I finally asked if anybody had seen the movie. Most said they would never watch it. Because I had seen it, one guy said he "sure did wonder about me." Another called the movie Hollywood propaganda to promote a liberal, homosexual lifestyle.

If that’s the case, someone in Hollywood failed. The movie, like the book, is a heartbreaking depiction of being gay. It goes to the core of the fear and prejudice that result in so many desperate, unfulfilling lives. Brokeback may change some minds, but I hold no illusions that my fellow bowhunters, or most other rural Westerners, will ever accept me — a gay, wolf-loving, tree-hugging former Marine — even if I do like to hunt elk.

Then again, who knows? Perhaps when the DVD is released, a few might sneak it home and secretly watch it when no one else is around. One or two might finally face their own internal turmoil. In the meantime, fortunately, there are still a few remote, wild places, where a man like me can roam and hunt and sit around a fire, eating wild elk.

David Stalling is the former conservation editor of Bugle magazine, published by the Rocky Mountain Elk Foundation.

paolob
paolob
Mar 08, 2006 01:38 PM

Hello David,

I just corrected the error. High Country News apologizes for any problems this may have caused.

Paolo Bacigalupi
Online Editor

DavidStalling
DavidStalling
Mar 08, 2006 01:38 PM

Thank you for running my essay on Brokeback Mountain and elk hunting. However, there is a mistake in my bio. While there were times I certainly wished I were the director of the Rocky Mountain Elk Foundation, I was not--I did spend 10 years as the conservation editor of the RMEF's Bugle magazine, and am still a Life Member of the organization.

Tanner
Tanner
Mar 17, 2006 06:58 PM

Thank you for printing this article. I live in a small town in eastern New Mexico and drove 3 1/2 hours to watch Brokeback Mountain. While it's been years since I've hunted, I can relate very well to David's love of the outdoors and his struggles with being honest with himself. As a new subscriber to High Country News, this was the last topic I thought I'd see in this magazine, but this small article, along with your fantastic covereage of environmental issues, has already made me a dedicated reader.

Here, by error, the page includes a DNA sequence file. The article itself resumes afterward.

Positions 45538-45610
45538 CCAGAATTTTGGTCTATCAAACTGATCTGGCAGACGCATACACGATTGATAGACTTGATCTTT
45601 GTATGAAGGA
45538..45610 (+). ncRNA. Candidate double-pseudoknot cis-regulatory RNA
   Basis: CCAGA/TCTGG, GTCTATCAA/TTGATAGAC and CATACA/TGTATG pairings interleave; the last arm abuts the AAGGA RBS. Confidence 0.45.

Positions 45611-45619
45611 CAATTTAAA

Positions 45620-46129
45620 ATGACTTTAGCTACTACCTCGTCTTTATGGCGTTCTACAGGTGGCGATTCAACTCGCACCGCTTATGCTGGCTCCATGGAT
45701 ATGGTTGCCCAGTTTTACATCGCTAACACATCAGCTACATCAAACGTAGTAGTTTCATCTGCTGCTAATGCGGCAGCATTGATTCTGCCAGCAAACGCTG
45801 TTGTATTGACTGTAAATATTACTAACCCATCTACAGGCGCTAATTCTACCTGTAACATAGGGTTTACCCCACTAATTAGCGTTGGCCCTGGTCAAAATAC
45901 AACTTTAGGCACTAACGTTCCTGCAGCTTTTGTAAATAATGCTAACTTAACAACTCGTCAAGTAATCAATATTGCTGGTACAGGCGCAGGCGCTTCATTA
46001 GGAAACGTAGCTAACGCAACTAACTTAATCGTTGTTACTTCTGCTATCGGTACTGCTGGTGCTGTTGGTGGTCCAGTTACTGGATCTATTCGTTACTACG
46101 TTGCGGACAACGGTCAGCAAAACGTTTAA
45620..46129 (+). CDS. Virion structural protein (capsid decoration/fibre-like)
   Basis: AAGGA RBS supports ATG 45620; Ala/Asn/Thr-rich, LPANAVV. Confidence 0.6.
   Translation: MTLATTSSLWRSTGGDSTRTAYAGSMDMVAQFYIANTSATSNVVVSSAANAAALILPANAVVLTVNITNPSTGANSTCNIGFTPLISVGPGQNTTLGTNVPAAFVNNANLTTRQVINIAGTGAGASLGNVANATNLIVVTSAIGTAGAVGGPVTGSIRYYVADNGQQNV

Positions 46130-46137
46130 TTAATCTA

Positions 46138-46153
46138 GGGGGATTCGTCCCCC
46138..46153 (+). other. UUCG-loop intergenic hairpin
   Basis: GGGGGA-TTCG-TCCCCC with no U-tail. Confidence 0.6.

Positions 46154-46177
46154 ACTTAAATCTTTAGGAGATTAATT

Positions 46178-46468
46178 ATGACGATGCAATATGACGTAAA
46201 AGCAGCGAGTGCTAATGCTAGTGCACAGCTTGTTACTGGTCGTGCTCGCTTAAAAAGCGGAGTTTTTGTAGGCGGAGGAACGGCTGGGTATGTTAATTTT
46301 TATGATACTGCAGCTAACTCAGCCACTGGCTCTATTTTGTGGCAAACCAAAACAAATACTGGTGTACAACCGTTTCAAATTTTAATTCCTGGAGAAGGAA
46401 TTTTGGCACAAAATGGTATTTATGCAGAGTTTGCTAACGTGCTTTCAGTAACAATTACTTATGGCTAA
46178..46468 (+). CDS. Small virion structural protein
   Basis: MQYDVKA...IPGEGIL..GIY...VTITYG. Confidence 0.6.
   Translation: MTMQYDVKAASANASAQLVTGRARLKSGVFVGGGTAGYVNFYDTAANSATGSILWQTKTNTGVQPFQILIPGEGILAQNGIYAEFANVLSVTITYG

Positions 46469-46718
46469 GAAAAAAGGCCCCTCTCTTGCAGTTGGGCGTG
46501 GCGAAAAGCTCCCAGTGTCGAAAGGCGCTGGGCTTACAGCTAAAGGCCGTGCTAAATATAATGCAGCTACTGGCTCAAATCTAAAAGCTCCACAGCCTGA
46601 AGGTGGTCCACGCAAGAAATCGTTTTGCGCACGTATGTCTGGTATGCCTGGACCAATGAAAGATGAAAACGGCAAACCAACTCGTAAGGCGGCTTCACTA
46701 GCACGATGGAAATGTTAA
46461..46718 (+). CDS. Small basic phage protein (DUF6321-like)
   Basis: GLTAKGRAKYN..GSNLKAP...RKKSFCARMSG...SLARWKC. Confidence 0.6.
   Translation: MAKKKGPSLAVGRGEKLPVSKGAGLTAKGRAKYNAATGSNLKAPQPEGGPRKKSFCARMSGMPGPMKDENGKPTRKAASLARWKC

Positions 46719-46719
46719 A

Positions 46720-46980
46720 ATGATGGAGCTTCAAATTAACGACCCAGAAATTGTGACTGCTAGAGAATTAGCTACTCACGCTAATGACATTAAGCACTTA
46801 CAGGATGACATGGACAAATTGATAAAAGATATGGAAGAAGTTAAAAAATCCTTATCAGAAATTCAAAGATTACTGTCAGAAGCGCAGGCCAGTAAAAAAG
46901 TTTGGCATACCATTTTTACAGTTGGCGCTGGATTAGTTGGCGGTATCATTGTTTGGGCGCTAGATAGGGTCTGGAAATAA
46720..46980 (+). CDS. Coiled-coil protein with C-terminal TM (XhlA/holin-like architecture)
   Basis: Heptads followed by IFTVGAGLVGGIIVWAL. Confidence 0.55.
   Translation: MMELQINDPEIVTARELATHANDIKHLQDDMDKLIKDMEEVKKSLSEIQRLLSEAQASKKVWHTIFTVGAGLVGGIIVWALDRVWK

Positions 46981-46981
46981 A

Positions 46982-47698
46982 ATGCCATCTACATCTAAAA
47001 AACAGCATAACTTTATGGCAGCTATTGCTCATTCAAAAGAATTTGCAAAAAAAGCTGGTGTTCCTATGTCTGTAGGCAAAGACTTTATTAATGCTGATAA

johnbeene
johnbeene
Mar 29, 2006 11:33 AM

Dear HCN folks,

I just wanted to say thank you very much for publishing David Stallings essay about his experiences as an outdoorsman who is gay and his response to the story and the movie, Brokeback Mountain.

The New York Times reviewer, Karen Durbin, insightfully wrote that Jack and Ennis, the main characters of Brokeback Mountain, belonged to the rural West as deeply as they belonged to each other.

As a gay man from a large Texas ranching family raised in Texas and rural Colorado, I feel in powerful sympathy with Jack and Ennis and with David Stalling.

These men give voice to lives rarely acknowledged in the High Country or in contemporary gay culture.  Thank you for helping our voices be heard.

Sincerely,
John Beene
Boulder, Colorado